Comet 4c - Plugin Development #4
Fig. 1: Flight Engineer’s Station, Panel K (fuel system).
The plug-in programme for the fuel system is complete. The fuel panel (above) looks almost the same as it did on the original YouTube films, but it now functions properly:
X-Plane 8 could only handle three fuel tanks. X-Plane 9 could handle nine tanks, but the fuel supply controls were still only left, centre, right, or a combination of all three.
Fig. 2: Flight Engineer’s Station, Panel M (fuel distribution levers).
The Comet plug-in simulates individual fuel cocks in each tank, so that one fuel tank can be dedicated to one engine — as it needed to in the real aircraft.
Managing the weight of the aircraft was an important aspect of the Flight Engineer’s job. As it began an approach, the procedure was to have the outermost wing tanks full (tanks 4L and 4R), and all the other tanks empty. This gave the aircraft enough fuel for landing and go-around, according to the flight planning manual. The characteristic nacelle tanks (pod tanks) of the Comet 4 and 4C did not supply the engines directly, but kept tanks 4 topped up when their pumps were on.
Tanks 4L and 4R had extra cocks, maximising the choices for combining or isolating fuel lines in the event of failure. It also had three pumps per tank — double redundancy — with the third tank on an emergency bus more-or-less wired directly to the batteries.
The engines were started using a simple fuel suction feed. In flight, and certainly above 10,000 feet, it was essential to pressurise the fuel supply lines. In normal operation, in-tank pumps (two in each tank, supplied by different electrical buses) supplied 15 PSI pressure to the low-pressure supply circuit. This is also simulated by the plug-in, and the fuel pressure gauges register according to pressure/flow graphs in the original de Havilland training course notes.
As shown in the last film, Dowty three-position magnetic indicators and two-position “doll’s eyes” have been modelled and animated to show the status of all the fuel cocks and pumps.
Gauges and Warning Lamps
Fuel level gauges have a test button. Press it, and the needle will motor round in a clockwise direction, as it does in real life. Fuel low warning lights are each set to the correct level for each tank, and have a “press to test” function as well. Low fuel pressure warning lamps come on at 5.5 PSI or lower.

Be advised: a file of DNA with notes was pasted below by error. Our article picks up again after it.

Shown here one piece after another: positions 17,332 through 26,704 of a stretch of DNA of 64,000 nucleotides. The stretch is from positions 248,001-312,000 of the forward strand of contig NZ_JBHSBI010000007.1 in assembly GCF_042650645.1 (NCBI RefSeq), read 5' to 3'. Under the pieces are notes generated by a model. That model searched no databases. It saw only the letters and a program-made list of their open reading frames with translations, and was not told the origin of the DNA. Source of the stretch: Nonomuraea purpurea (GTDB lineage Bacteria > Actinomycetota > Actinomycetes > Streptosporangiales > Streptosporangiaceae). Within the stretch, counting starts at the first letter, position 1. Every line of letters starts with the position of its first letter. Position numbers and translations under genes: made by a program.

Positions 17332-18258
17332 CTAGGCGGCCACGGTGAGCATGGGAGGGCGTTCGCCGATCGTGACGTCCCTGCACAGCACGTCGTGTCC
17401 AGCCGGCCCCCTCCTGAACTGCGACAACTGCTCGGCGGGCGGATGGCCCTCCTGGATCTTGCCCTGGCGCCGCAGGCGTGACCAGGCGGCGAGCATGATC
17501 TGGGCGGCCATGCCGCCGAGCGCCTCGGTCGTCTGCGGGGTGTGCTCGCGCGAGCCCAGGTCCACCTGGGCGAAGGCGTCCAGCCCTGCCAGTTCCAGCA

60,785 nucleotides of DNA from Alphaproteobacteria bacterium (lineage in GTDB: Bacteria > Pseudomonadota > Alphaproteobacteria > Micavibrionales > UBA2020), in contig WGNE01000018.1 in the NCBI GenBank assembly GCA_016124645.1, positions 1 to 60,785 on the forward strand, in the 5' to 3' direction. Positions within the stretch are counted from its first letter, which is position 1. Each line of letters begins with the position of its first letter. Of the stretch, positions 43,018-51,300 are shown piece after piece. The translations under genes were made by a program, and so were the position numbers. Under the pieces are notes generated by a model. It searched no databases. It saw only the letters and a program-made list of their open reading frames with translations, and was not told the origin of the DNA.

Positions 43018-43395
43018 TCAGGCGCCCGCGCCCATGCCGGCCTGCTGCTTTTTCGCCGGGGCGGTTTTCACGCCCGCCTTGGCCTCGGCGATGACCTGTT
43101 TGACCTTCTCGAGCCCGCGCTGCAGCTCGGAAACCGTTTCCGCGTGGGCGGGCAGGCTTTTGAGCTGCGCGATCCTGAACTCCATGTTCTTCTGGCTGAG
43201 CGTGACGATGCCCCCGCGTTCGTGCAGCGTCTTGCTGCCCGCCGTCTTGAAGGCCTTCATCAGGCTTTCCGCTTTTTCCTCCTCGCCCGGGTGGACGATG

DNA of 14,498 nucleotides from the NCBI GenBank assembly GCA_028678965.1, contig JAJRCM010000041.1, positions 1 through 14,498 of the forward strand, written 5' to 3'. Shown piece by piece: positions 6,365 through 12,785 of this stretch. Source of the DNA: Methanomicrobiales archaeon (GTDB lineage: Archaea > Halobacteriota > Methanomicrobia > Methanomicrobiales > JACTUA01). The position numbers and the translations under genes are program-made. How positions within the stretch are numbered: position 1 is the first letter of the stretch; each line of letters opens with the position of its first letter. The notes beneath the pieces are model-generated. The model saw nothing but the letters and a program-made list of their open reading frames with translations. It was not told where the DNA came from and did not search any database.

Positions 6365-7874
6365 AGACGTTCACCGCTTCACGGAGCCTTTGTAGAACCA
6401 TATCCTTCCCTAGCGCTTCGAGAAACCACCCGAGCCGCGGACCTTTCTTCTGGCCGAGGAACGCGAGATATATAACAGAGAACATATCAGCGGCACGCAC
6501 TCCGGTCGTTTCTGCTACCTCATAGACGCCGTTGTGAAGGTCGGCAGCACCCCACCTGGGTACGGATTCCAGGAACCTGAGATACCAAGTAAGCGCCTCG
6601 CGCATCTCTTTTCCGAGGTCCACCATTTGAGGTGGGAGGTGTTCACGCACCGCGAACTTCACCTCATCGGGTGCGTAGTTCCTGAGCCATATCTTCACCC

The Comet Series 4 had a fuel heating system to avoid ice blocking the fuel filter — see the accident at EGLL to G-YMMM (flight BA038) on 17 January 2008. There are “filter blocked” warning lamps which come on just above JET-A waxing temperature, and engine running problems will develop if it’s ignored. Fuel heaters maintain temperature between +8 to +12 ºC when switched on.
The safety pin and sliding panel for the fuel jettison controls worked well using standard X-Plane DataRefs, but closing the panel could not switch everything OFF at once, as it should do. The plug-in does that. It also enables the centre tank to be selected, or the wing tanks in pairs, with corresponding warning lights.
Fig. 3: Ground power access open.
I’ve got no plans to make ground support equipment — not yet — but I have added the most important ground connections for the Comet in case I do. Fig. 3 shows the ground power access open. Inside it is the electrical supply switch for the fuel refuelling panels in the main wheel wells.
Fig. 4: Fuel refilling master switch.
Fig. 5: The location of the fuel pressure refilling coupling, just aft of the main wheel well.
Fig. 6: The fuel pressure coupling, with cap partly removed (some texture rework required).
Fig. 7: The location of the fuel refilling controls for the centre and left hand tanks.
Fig. 8: Detail of the fuel refilling panel (port side).
When the master switch is on, the fuel refilling panels, gauges and panel lighting becomes live. The port side has four sets of instruments: one for the centre tank, tank 2L, 3L and 4L. The nacelle tank (pod tank) is filled via tank 4.
When the panel is live, red lamps indicate that the refuelling valves are ready, but closed, either because the switch is off or the tank is full. The switches can be used for refilling or offloading. A hinged guard prevents “off load” being selected by accident.
- Hydraulic System plug-in;
- HVAC plug-in;
- De-ice plug-in;
- Thorough testing;